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In the years between the alleged buy in 2001 and the Colomb trial in 2006, Charlot changed his story several times. In 2002 he told a private investigator hired by Colomb’s defense lawyers (in a recorded conversation) that the buy never happened at all, that he’d made the entire thing up to appease law enforcement officials. Charlot himself was facing a host of drug charges at the time. But Charlot soon was back to his original story, telling the grand jury that “everyone in Church Point dealt with the Colombs,” though he couldn’t provide authorities with the name of a single Colomb drug customer other than himself.
Minutes after Charlot’s alleged drug buy, the local drug task force raided the Colomb home in full SWAT attire, taking down the unlocked front door with a battering ram. They handcuffed Ann Colomb at gunpoint and rummaged through her belongings. James Colomb had to be taken to the hospital with a panic attack and heart palpitations. In a guest room dresser (not Ann Colomb’s panty drawer, where Charlot allegedly told police the drugs were stored), police found 72 grams of crack cocaine, not in rock form, as Charlot alleged, but in round, uncut “cookies,” along with a handgun. The amount of cocaine was significant; a typical “hit” of two to three rocks weighs only a fraction of a gram.
At the time, Ann and James Colomb’s daughter, Jennifer, was staying in the guest room with her then-boyfriend (now husband) Timothy Price. Price, now 26, immediately said the drugs and gun were his. He still does. “I was dealing crack on the side,” Price says. “It wasn’t anything major. And it was stupid. But that stuff was all mine. After we took Jennifer’s dad to the hospital, I heard that they had taken Miss Ann to jail. I can’t tell you how bad I felt. Miss Ann wouldn’t allow a single joint in that house. And because of me, they were trying to say she was some kind of drug dealer.”
Price drove to the police station to turn himself in. “I told them the dope and the gun was mine,” he says. “My mom is a police officer. The gun was hers.”
But Price says the sheriff’s deputies wanted nothing to do with him. “When I told them it was all mine, they put me in a holding cell for about 15 minutes,” he recalls. “Then they came and told me to go home. They said, ‘The dope’s not yours. Tell Edward to come get his momma.’ After that, I didn’t really know what to do.”
Several months later, Price says, Assistant U.S. Attorney Brett Grayson sent him a letter asking him to come in for questioning. By that time, police had traced the gun found with the cocaine to Price’s mother. Nevertheless, Price says, “Mr. Grayson was surprised when I told him the dope was mine.” Grayson and U.S. Attorney Donald Washington did not respond to multiple requests for an interview.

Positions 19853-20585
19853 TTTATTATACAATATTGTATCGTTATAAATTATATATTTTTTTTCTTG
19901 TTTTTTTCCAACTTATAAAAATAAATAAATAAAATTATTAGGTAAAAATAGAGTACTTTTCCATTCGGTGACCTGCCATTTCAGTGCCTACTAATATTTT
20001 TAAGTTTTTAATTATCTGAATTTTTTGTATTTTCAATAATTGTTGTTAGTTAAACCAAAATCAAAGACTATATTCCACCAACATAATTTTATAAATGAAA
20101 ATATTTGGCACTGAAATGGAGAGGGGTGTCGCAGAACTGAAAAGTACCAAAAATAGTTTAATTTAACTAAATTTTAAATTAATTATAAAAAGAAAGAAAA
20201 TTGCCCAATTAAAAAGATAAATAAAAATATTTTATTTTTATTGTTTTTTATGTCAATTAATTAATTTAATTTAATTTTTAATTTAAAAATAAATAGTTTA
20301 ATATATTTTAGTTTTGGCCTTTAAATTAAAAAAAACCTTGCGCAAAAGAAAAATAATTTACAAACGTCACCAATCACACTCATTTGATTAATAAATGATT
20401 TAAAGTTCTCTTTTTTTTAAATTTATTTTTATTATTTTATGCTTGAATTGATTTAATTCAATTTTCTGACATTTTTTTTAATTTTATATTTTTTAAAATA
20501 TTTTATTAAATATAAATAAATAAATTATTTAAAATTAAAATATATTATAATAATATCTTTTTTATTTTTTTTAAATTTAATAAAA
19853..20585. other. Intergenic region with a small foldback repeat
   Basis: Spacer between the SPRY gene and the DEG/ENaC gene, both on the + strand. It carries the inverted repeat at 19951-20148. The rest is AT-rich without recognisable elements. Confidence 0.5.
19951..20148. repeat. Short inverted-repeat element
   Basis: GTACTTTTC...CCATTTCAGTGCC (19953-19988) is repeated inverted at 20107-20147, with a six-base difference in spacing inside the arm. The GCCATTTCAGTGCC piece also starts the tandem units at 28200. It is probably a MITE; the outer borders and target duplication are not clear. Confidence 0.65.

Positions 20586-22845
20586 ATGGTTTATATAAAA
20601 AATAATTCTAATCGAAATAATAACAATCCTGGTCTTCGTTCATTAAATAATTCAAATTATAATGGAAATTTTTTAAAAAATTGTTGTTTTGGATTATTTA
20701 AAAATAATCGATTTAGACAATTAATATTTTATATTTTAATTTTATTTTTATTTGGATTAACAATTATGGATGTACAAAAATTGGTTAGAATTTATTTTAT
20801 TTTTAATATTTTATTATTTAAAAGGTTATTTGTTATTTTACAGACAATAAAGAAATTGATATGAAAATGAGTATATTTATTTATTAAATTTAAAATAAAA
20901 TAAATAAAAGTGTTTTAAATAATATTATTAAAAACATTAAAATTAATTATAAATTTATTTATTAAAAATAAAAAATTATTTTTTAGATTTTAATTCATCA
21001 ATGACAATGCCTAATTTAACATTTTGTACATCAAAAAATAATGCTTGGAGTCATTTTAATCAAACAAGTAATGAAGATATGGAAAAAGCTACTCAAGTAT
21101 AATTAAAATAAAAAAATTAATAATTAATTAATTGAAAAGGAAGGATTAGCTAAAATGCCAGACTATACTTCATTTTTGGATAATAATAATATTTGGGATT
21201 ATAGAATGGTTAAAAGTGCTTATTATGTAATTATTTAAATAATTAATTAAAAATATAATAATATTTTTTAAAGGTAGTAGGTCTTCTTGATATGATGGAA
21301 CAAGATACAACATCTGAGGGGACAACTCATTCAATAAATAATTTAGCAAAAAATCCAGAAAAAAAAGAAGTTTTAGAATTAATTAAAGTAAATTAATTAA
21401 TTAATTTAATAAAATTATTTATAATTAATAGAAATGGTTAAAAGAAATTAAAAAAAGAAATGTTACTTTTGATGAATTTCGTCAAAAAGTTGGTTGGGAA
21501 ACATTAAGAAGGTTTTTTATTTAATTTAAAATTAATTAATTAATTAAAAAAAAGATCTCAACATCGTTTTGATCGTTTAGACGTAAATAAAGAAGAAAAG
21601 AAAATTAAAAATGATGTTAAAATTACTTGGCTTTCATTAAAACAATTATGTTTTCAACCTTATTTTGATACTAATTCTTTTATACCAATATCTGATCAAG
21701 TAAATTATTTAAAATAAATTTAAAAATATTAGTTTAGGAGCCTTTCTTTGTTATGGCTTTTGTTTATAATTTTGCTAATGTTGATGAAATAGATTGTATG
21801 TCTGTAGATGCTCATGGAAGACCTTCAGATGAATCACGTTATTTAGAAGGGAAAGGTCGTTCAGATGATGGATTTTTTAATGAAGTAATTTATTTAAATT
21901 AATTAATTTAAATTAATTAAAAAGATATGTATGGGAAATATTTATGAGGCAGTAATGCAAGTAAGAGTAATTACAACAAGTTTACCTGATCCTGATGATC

Later, Price says, Grayson tried to convince him to say his girlfriend, Jennifer, had cajoled him into taking a fall for the drugs. When Grayson threatened Price with 10 to 15 years in prison if he continued to claim the cocaine as his own, Price says he decided to get an attorney. When later called before the grand jury, Price acknowledged the gun was his, but on the advice of his lawyer he pled the Fifth Amendment when asked about the drugs.
Today Price says the drugs definitely were his, just as he did immediately after the raid. “I lost a lot of friends and relatives over all of this,” he says. “People looked at me like I was a ghost.” Price was never charged for the cocaine. Five years later, Ann Colomb would take the hit for the cocaine in federal court. Although Price and Jennifer are now married, the Colomb family still hasn’t completely forgiven him. Normally warm, Ann Colomb cools at the mention of Price’s name. Her sons Edward and Sammie roll their eyes when asked about him. But all seem to hold back their disdain now that he’s family.
“He did what he had to do,” Edward says, referring to Price pleading the Fifth. “The drugs were his and he tried to take credit for them. I guess you can’t blame a guy for not wanting to go to jail.”
“He brought drugs into my home,” Ann says. “We can move on from that. Timmy’s going to have to live with what he done. That’s probably enough punishment for him.”